Trend watch: Data management and business intelligence technologies
A comprehensive collection of articles, videos and more, hand-picked by our editors
J. Marshall Romberg didn't know that Oracle DB 12c Multitenant was going to cost extra.
Romberg, the enterprise data architect for Southlake, Texas-based travel technology company Sabre Holdings, was hoping it wouldn't. When he and coworkers were beta testers for 12c, Multitenant was one of the features they liked the most. Back in beta mode, it was called Oracle Database 12c Pluggable Database, and Romberg was optimistic about his company's ability to better consolidate databases using the feature.
But when 12c became generally available earlier this year, the world learned that Multitenant would cost more money over and above the already hefty price of Enterprise Edition. To wit, the list price for a single Enterprise Edition processor license for Oracle Database is $47,500. The Oracle DB 12c Multitenant feature is listed at an extra $17,500, which amounts to an almost 37% premium. Too much?
"We're disappointed" that it costs extra, Romberg said. "We'll have to look at the budget and decide whether to put it in the budget for next year. We'll evaluate it."
Mind you, as a 12c beta tester, Romberg was thrilled with the Multitenant feature in terms of its technical functionality. But now he's not sure his company will even use it. That raises the question of whether Oracle has priced the most touted feature of 12c too high.
Oracle DB 12c Multitenant in a nutshell
Multitenant has two components: a container, which consists of the underlying database operations and functionality as well as Oracle's metadata registry; and a user database that fits, or plugs, into the container. The pluggable database includes the user's metadata in addition to traditional tables and stored procedures, and it's configured as a separate instance. A container can hold up to 250 pluggable databases, according to Oracle.
The architecture separates the user database from its management system. Typically, database virtualization involves putting several virtual machines on a single server, with an operating system and database for each. That is useful for security and functional separation of the databases, but it generates a lot of overhead, with multiple VMs, operating systems and databases all running at once. It uses up computer resources, and IT has to manage each VM and operating system separately.
More on Oracle DB 12c:
Rich Niemiec on a bunch of new 12c features
Read up on what exactly Pluggable Database is
ODB 12c became generally available in June
According to various sources, it was about seven years ago when customers started approaching Oracle to see if it could improve the database to provide better consolidation. Server virtualization was one option, but that was clunky and sucked up resources. Another option was schema consolidation, which is what Sabre uses. But Sabre has run into issues with it because, for example, some applications have strict schema-naming standards, and that can lead to namespace collisions.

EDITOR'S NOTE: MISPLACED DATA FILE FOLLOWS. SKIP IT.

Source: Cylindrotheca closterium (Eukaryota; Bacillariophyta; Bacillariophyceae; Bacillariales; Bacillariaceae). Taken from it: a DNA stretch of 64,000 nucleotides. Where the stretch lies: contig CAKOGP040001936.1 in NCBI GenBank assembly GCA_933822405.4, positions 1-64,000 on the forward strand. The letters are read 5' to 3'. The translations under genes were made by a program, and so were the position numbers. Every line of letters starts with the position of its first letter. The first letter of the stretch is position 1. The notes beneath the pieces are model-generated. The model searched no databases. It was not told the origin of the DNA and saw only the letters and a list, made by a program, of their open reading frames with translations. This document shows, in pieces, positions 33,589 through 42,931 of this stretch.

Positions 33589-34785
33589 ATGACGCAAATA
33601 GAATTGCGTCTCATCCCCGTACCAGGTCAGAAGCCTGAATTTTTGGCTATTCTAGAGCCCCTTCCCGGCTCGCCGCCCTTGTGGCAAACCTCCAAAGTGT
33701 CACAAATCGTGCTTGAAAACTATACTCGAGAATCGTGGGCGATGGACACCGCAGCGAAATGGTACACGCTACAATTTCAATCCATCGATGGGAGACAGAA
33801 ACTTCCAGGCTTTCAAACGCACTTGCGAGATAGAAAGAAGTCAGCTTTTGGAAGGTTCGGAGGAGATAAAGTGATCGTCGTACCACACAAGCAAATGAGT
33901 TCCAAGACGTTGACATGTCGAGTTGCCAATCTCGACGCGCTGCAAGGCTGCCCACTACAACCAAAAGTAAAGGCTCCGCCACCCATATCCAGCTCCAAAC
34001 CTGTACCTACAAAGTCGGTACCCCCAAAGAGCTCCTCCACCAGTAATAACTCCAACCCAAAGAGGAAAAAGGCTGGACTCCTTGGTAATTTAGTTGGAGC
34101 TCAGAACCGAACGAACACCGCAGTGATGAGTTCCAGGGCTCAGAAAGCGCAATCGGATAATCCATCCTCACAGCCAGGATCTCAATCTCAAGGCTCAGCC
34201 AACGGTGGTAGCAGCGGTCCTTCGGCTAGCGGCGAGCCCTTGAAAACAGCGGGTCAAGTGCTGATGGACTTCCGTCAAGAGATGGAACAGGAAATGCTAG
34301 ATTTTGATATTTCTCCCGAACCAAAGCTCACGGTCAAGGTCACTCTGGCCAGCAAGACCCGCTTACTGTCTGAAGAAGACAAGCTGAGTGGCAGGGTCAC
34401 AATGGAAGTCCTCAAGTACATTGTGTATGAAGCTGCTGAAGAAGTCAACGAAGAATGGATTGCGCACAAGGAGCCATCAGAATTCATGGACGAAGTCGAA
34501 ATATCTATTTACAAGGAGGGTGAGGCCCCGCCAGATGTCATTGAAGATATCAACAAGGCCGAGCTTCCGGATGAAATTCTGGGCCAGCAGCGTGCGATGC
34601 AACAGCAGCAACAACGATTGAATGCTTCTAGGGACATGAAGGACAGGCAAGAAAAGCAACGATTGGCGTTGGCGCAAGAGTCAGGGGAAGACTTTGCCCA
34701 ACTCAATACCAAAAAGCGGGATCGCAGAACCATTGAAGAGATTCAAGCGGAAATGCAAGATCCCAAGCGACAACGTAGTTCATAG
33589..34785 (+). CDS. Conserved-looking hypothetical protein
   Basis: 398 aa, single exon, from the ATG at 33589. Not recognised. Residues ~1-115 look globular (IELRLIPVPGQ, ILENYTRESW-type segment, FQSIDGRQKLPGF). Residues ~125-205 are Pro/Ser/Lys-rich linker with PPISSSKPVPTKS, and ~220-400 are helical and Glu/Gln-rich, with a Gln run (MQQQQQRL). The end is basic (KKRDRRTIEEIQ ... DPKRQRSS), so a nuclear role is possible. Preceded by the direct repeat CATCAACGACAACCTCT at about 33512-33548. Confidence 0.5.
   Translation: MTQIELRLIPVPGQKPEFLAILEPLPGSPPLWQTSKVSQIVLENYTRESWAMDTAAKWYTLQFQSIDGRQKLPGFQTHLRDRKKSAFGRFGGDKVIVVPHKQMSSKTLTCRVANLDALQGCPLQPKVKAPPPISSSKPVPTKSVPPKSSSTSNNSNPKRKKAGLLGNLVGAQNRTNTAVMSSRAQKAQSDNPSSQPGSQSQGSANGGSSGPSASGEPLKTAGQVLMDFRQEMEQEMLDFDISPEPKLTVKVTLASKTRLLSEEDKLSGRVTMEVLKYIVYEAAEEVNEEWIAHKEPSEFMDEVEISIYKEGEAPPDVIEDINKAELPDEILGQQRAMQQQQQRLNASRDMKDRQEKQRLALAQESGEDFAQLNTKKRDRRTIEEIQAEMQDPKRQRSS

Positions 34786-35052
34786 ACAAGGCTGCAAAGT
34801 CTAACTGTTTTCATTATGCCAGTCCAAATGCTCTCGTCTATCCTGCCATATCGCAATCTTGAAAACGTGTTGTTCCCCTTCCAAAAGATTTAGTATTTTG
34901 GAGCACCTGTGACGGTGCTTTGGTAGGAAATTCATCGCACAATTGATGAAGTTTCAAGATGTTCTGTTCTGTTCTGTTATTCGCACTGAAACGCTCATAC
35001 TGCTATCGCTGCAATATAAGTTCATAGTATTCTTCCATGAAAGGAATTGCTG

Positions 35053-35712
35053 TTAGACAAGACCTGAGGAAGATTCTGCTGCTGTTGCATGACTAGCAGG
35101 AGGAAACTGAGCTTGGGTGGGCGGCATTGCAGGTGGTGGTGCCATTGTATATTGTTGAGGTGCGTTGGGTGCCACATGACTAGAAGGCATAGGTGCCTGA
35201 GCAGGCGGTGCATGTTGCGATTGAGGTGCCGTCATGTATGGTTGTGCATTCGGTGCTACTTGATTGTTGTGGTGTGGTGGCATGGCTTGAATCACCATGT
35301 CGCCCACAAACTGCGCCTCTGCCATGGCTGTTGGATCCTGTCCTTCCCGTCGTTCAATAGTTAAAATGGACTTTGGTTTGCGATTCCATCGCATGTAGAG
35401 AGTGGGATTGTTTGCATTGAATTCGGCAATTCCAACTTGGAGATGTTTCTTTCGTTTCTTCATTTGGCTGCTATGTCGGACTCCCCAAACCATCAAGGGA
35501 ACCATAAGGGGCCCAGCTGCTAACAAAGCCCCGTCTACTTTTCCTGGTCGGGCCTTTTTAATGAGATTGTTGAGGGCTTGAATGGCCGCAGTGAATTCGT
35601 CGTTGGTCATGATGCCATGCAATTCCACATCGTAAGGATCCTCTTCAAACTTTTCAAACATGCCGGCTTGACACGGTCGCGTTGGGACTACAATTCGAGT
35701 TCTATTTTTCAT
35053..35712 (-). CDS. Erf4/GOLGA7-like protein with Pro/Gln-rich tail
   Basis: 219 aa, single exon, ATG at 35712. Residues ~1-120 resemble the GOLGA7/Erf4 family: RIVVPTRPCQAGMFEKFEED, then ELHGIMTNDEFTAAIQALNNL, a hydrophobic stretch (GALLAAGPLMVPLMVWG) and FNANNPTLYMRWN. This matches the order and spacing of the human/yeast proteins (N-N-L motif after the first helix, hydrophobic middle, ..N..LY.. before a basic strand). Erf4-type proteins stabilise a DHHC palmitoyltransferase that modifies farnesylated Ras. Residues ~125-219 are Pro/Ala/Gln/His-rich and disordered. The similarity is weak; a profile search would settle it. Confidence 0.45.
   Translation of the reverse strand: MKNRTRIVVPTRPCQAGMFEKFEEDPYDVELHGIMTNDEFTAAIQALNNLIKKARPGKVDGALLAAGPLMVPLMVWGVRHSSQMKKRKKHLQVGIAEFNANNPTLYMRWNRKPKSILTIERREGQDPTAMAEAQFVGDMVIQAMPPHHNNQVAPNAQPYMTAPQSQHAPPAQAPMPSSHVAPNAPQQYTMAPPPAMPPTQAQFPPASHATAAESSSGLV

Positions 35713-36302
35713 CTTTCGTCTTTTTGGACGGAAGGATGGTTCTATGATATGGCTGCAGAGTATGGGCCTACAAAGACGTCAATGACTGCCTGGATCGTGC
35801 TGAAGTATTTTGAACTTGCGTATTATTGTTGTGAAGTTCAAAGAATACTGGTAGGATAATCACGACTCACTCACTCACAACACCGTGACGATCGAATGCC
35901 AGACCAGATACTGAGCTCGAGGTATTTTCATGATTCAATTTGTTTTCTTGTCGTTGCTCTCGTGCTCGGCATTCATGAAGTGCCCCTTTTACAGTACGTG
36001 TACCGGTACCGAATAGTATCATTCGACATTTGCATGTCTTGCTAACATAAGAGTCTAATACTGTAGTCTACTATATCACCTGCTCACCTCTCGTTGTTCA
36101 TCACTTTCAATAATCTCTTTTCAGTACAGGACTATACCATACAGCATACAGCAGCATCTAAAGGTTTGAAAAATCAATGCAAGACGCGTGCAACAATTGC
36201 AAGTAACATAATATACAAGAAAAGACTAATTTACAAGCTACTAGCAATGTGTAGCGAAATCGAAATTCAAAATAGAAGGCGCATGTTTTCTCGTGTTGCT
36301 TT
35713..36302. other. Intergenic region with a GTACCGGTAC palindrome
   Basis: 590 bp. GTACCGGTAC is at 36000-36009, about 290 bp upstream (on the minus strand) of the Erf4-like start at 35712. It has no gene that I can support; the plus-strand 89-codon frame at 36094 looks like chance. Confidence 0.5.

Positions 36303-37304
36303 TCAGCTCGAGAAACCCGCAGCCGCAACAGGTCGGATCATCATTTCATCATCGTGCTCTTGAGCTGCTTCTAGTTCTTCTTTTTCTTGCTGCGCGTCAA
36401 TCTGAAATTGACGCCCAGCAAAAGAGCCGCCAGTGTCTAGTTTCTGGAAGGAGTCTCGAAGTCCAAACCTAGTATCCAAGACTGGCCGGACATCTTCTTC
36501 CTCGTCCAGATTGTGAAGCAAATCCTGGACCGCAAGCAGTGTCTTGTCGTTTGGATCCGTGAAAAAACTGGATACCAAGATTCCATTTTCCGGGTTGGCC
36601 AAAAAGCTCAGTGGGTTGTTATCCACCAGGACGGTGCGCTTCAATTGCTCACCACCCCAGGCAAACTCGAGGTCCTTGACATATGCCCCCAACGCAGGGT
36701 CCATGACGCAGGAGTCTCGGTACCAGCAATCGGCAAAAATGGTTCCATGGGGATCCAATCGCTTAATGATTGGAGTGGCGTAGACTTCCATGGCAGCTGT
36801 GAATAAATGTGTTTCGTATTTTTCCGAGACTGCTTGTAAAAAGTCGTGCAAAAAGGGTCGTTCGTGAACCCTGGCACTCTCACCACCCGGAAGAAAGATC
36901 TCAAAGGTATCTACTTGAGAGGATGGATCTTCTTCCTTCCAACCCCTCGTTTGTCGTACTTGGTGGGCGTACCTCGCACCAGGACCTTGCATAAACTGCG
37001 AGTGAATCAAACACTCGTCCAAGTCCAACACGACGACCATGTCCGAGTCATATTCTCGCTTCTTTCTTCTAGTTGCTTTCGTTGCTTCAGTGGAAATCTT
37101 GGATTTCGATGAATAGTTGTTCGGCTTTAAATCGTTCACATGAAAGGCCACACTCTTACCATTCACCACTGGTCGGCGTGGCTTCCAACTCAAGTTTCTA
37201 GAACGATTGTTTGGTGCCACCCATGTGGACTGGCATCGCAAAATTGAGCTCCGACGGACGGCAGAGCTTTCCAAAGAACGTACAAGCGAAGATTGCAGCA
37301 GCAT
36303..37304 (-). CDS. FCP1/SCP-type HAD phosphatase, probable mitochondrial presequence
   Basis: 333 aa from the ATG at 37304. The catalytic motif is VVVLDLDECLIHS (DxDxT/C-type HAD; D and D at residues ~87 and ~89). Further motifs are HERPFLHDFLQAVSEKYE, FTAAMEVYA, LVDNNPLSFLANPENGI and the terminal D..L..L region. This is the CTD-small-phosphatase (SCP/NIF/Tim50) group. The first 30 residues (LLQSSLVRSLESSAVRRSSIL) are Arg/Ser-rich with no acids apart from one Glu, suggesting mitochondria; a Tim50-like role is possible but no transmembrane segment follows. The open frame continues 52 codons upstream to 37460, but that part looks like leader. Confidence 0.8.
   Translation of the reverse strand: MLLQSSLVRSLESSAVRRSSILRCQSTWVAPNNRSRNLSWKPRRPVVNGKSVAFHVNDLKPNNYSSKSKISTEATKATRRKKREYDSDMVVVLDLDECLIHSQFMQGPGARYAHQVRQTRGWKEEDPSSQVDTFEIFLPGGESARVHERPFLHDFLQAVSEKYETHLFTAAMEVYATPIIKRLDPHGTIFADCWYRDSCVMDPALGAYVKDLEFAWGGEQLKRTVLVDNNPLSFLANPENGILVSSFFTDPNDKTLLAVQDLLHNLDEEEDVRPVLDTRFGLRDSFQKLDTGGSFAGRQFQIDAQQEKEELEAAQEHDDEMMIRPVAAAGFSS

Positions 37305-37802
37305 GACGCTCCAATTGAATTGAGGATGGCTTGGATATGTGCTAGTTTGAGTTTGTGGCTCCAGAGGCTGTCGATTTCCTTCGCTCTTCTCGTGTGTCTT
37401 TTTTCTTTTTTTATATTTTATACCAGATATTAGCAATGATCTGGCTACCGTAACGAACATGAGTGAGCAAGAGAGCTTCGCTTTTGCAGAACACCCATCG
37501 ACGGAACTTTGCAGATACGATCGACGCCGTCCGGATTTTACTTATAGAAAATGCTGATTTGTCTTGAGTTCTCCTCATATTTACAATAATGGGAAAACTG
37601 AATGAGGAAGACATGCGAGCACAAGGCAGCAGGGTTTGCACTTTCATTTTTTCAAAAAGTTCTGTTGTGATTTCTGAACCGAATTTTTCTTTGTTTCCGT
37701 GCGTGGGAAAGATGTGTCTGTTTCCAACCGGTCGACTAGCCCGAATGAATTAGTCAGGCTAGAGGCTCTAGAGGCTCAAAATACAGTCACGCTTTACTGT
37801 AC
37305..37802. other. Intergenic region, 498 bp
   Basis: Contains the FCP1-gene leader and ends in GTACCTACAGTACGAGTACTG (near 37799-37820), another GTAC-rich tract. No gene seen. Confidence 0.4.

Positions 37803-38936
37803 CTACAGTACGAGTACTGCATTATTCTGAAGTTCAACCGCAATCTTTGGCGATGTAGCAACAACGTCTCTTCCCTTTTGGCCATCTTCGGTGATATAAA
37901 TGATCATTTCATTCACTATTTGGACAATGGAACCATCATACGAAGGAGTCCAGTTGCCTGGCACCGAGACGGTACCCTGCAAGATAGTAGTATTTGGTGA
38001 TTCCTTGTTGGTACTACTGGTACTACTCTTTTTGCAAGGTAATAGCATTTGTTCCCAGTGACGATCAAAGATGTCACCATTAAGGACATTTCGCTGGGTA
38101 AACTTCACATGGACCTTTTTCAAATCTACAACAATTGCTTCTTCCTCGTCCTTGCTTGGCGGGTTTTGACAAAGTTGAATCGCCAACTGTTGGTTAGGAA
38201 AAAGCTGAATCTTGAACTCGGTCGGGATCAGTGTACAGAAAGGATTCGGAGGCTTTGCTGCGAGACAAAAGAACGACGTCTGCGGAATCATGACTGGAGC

With Oracle DB 12c Multitenant, Romberg and others say they're able to consolidate databases with fewer resources and better database separation.
"My [systems administration] workload drops significantly" with Multitenant, said the lead principal technical architect for a telecommunications firm, which is also doing a cost-benefit analysis of the feature. "You can take one OS install and have Oracle install on that OS, and then virtualize at the database level. Our [SA and] DBA workload also drops because they don't have to maintain all those database instances."
The technical architect, who asked not to be identified, said his company is currently in negotiations with Oracle about how much 12c and Multitenant would cost in production. How much Oracle gives in the negotiations will determine whether the company uses Multitenant, although the architect said he was "pretty sure" they were going to use it.
This architect said his company was also interested in the data visualization heat map feature of 12c, which organizes data into temperatures -- the hotter it is, the more often it's used. That allows for multiple tiers of storage archiving. His company would use it to "leverage deeper compression."
Surely Oracle will roll out some customer examples in the coming months and years, showing how beneficial Multitenant is to Oracle DB 12c. And perhaps there are still some hidden benefits of using Multitenant that will be revealed once more database shops start playing around with it. But at the premium Oracle is asking, I would only expect the larger companies running thousands of database instances to be able to take advantage and get the ROI to boot.